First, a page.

DSC06551.jpgLasagna Classica (RMB98), Image by Sophie Steiner/That's

Image by Sophie Steiner/That's

The OG mac n cheese, the Pici Cacio E Pepe (RMB88) involves thick, rope-like noodles made simply from semolina flour and water, tossed in a traditional Roman style cheese and butter sauce with a liberal hit of slightly acidic pecorino cheese. So chewy, so peppery, so creamy, yet we wonder if the Chinese palate will accept the obviously al dente noodles as much as we do. 

DSC06558.jpgImage by Sophie Steiner/That's

The über uniform noodles in the Pappardelle Beef Cheek (RMB88) are chewy and egg-based, topped with a heaping portion of shredded beef ragu, slow cooked for eight hours with onion, carrot and celery. Rich and luscious, we advise planning ahead for the hour-long nap you’ll need from the stick of butter you just consumed.  

The wine list is simple, classic and not trying to compete with all the other wine bars Shanghai lays claim to. Modestly priced, you can get a glass for RMB48-68, along with prosecco, Lambrusco, digestifs, beer and both alcoholic and non-alcoholic cocktails. 

Image by Sophie Steiner/That's

Image by Sophie Steiner/That's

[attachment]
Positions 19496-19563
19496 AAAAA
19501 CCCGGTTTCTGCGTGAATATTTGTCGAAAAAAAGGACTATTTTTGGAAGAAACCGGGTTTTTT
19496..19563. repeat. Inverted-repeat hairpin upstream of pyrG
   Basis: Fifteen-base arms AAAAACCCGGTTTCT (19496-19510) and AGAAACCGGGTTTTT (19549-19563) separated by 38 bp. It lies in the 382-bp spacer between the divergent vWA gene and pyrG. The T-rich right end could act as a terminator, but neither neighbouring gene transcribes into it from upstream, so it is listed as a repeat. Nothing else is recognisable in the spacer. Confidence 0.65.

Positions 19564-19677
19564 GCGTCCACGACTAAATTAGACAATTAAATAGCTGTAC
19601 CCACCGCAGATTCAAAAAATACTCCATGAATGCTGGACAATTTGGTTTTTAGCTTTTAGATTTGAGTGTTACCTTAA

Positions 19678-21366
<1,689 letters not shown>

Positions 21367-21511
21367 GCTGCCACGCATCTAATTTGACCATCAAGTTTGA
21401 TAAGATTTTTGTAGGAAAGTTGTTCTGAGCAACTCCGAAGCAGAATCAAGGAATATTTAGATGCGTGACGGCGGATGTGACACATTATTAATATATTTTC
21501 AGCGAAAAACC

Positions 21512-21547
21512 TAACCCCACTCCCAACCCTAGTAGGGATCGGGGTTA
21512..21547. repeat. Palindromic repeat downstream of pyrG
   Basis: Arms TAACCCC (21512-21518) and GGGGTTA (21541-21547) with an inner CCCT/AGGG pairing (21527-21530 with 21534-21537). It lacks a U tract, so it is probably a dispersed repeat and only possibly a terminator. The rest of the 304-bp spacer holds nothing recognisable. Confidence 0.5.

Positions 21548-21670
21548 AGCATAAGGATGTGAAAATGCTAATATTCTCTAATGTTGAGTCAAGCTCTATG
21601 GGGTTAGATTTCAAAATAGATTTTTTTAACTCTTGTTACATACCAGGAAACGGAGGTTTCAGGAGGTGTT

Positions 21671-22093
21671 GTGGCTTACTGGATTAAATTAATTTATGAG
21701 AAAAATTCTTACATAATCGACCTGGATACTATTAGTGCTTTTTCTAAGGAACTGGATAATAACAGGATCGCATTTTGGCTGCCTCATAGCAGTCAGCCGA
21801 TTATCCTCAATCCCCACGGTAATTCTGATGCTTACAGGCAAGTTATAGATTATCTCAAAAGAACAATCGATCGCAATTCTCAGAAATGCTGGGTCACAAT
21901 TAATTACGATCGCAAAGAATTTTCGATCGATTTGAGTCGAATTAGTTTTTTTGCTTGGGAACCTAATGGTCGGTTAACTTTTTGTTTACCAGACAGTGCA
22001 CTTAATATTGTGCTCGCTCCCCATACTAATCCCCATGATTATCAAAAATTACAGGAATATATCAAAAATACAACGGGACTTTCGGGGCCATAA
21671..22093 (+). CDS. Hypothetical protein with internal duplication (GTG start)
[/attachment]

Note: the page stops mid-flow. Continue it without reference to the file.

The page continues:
If you prefer to end your meal with something sweet, bypass the fairly pedestrian Tiramisu (RMB48) for the more unassuming Raspberry Panna Cotta (RMB48) – a well-balanced creamy bite of both tart and sweet fruit. 

Unsure what to select from the streamlined menu, Pici also offers a tasting menu for RMB188 per person that includes one starter – like Burrata Cheese (RMB98), Vitello Tonnato (RMB78) or Radicchio Salad (RMB68) – plus one main and one dessert.

The Vibe 

At the end of the day, you’re still very much so in a mall… there’s no escaping that. If you aren’t facing into the restaurant, you’re looking at about a dozen other mini food court-esqe stalls and an escalator. But, this is 21st Century China, and eating in a mall doesn’t have to mean the stale pre-made pizza crust and floppy lunch meat of the iridescently lit, suburban mall food courts of our pasts. So, if you can deal with the mall rats, Pici is golden. 

Image by Sophie Steiner/That's

The upside to the mall environment is extremely reasonably priced food, well-lit and welcoming modern décor with a half-open kitchen that mimics windows, and plants aplenty. The only major drawback, the (lack of) AC situation is borderline unendurable – even though this technically falls on the Kerry Centre, not Pici.

Image by Sophie Steiner/That's

Making up for the heat, service is – in a word – efficient. You can tell this is a copy paste situation of a business model that works well at delivering consistently delicious food while churning through diners, so it comes at no surprise that Pici plans to open more mall-based locations in China in the coming months. Ray Kroc would be proud, and that’s a good thing in our book. 

Price: RMB88-188
Who’s Going: Those working in the Jing’an Kerry Centre, pasta lovers, Pirata Group fans
Good For: Efficient yet filling lunches, carb cravings, noodle comas 

See a listing for Pici. Read more Shanghai Restaurant Reviews.

[Cover Image by Sophie Steiner/That’s]